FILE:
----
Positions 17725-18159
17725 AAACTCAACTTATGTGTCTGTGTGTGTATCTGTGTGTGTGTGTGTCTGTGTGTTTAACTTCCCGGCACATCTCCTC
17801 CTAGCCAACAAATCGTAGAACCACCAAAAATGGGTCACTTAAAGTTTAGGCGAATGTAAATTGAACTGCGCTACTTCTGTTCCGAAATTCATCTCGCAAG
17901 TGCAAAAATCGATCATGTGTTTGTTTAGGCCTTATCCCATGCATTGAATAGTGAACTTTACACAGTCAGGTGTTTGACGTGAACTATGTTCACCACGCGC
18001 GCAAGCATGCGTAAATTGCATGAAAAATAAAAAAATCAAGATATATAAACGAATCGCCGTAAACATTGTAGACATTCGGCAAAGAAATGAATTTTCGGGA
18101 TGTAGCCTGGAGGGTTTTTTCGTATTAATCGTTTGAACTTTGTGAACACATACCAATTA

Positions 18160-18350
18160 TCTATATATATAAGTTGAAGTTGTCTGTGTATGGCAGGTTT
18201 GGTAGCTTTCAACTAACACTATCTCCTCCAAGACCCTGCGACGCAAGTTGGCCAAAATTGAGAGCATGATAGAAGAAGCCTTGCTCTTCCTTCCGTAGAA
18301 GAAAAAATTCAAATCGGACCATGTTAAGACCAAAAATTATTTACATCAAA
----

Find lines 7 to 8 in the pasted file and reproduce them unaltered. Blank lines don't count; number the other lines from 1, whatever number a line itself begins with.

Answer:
Positions 18160-18350
18160 TCTATATATATAAGTTGAAGTTGTCTGTGTATGGCAGGTTT